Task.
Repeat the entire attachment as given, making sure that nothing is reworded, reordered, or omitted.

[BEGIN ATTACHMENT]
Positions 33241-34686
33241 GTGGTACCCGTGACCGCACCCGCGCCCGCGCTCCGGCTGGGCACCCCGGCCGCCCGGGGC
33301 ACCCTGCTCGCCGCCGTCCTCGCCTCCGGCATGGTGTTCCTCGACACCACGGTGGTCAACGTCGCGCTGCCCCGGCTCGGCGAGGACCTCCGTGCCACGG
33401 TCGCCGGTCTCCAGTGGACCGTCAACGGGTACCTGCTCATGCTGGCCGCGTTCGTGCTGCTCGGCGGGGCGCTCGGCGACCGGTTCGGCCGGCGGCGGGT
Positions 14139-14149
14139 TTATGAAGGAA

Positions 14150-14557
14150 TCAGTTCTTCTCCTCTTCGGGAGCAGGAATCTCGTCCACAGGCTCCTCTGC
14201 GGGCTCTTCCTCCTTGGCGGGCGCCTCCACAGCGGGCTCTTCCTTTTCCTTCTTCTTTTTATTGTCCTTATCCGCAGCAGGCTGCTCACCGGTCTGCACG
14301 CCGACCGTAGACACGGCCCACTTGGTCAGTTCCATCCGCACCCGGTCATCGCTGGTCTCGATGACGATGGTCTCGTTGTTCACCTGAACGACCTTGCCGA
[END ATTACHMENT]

Positions 33241-34686
33241 GTGGTACCCGTGACCGCACCCGCGCCCGCGCTCCGGCTGGGCACCCCGGCCGCCCGGGGC
33301 ACCCTGCTCGCCGCCGTCCTCGCCTCCGGCATGGTGTTCCTCGACACCACGGTGGTCAACGTCGCGCTGCCCCGGCTCGGCGAGGACCTCCGTGCCACGG
33401 TCGCCGGTCTCCAGTGGACCGTCAACGGGTACCTGCTCATGCTGGCCGCGTTCGTGCTGCTCGGCGGGGCGCTCGGCGACCGGTTCGGCCGGCGGCGGGT
Positions 14139-14149
14139 TTATGAAGGAA

Positions 14150-14557
14150 TCAGTTCTTCTCCTCTTCGGGAGCAGGAATCTCGTCCACAGGCTCCTCTGC
14201 GGGCTCTTCCTCCTTGGCGGGCGCCTCCACAGCGGGCTCTTCCTTTTCCTTCTTCTTTTTATTGTCCTTATCCGCAGCAGGCTGCTCACCGGTCTGCACG
14301 CCGACCGTAGACACGGCCCACTTGGTCAGTTCCATCCGCACCCGGTCATCGCTGGTCTCGATGACGATGGTCTCGTTGTTCACCTGAACGACCTTGCCGA